You should make your manager or the HR department aware if you have specific worries. Then work together to identify ways in which particularly strenuous, heavy or tiring tasks can be altered or avoided. Every employer has a legal duty to carry out a risk assessment of the work you undertake. However, remember that there is unlikely to be a large risk to you or your baby from any of these activities. If you have discussed things with your manager and wish to continue working as normal, then you should be able to so.
Once you have notified your employer that you are pregnant suitable controls measures must be put into place to protect you and your unborn child. Pregnant women and nursing mothers should also be provided with facilities to rest as required. Pregnancy is not an illness, however some expectant mothers may have underlying health conditions or may have been advised by their doctor of particular health concerns relating to their pregnancy.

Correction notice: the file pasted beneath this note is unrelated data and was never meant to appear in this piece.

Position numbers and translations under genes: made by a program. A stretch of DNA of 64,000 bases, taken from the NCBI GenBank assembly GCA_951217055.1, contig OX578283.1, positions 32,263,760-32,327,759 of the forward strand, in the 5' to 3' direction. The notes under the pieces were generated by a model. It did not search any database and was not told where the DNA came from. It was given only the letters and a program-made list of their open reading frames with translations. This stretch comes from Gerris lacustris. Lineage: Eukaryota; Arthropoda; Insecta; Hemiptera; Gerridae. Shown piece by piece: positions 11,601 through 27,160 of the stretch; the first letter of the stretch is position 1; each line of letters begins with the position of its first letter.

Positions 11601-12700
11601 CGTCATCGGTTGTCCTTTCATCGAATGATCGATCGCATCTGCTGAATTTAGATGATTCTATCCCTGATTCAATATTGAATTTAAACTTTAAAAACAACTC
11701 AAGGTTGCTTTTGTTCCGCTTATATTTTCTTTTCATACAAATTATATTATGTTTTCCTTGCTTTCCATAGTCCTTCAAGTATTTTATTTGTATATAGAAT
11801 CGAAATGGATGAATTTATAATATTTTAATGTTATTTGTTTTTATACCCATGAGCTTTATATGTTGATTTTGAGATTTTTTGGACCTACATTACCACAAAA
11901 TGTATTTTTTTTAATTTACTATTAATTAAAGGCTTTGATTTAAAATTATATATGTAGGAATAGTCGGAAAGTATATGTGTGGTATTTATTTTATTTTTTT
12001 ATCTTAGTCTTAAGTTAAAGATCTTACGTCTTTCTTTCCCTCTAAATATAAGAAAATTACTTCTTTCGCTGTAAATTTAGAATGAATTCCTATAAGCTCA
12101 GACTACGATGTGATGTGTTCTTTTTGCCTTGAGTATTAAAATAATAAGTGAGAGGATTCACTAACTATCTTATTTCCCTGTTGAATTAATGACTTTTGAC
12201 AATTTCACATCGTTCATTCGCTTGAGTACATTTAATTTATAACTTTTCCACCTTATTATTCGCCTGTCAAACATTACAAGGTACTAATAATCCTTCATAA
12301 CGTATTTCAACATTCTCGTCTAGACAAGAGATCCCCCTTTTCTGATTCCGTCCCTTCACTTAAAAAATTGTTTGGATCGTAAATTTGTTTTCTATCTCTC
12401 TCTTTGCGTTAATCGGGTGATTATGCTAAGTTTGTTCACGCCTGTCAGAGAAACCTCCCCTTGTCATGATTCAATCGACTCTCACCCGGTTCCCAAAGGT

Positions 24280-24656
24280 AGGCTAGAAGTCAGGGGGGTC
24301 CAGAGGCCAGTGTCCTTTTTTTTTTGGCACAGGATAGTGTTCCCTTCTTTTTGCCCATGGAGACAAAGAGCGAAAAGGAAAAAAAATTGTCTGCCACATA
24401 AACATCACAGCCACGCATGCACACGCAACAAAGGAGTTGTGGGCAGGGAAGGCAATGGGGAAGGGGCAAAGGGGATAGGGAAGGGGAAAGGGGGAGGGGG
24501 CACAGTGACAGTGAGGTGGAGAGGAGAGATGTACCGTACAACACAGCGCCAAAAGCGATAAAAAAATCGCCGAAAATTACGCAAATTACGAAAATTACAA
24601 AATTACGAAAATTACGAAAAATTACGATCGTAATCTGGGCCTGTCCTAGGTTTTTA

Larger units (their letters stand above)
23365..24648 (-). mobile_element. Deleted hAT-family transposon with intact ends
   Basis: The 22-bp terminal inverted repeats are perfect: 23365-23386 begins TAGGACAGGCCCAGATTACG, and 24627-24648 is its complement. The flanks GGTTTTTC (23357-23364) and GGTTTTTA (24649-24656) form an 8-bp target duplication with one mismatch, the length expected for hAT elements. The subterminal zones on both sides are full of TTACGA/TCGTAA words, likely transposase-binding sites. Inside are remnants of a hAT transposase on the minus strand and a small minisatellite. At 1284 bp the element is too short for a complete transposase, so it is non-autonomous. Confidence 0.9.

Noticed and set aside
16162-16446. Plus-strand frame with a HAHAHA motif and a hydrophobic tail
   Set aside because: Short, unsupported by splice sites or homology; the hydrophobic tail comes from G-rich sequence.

The risk to new or expectant mothers from biological agents is not generally considered to be any different from other employees. However those which are particularly relevant are those which could cause damage to the foetus, these include: hepatitis B, human immune deficiency virus (HIV), tuberculosis, rubella, chicken pox & meningitis. The risk assessment will take into account the biological agent involved, how it is spread and the likelihood of infection. Depending on its classification, the control measures under COSHH should be followed.
Many chemicals can cause adverse effects although the degree of risk will be determined by the degree of exposure and other conditions in the workplace. The following chemical agents will need to be considered during the assessment:
- Substances absorbed through the skin (Look for “sk” on the label)
- Chemical labelled with – ‘possible risk, or Substances which may cause cancer’, ‘may cause harm to unborn child’, ‘possible risk to unborn child’ etc.
The Management of Health and Safety at Work Regulations 1999 require employers to carry out ”suitable and sufficient” risk assessments which take into consideration new and expectant mothers. As the risk may increase when a woman is a new or expectant mother, then existing risk assessments must be reviewed and subject to additional consideration. The risks need to be managed, where this is not possible alternative work offered or as a last resort the individual may need to be suspended on full pay until their maternity pay commences.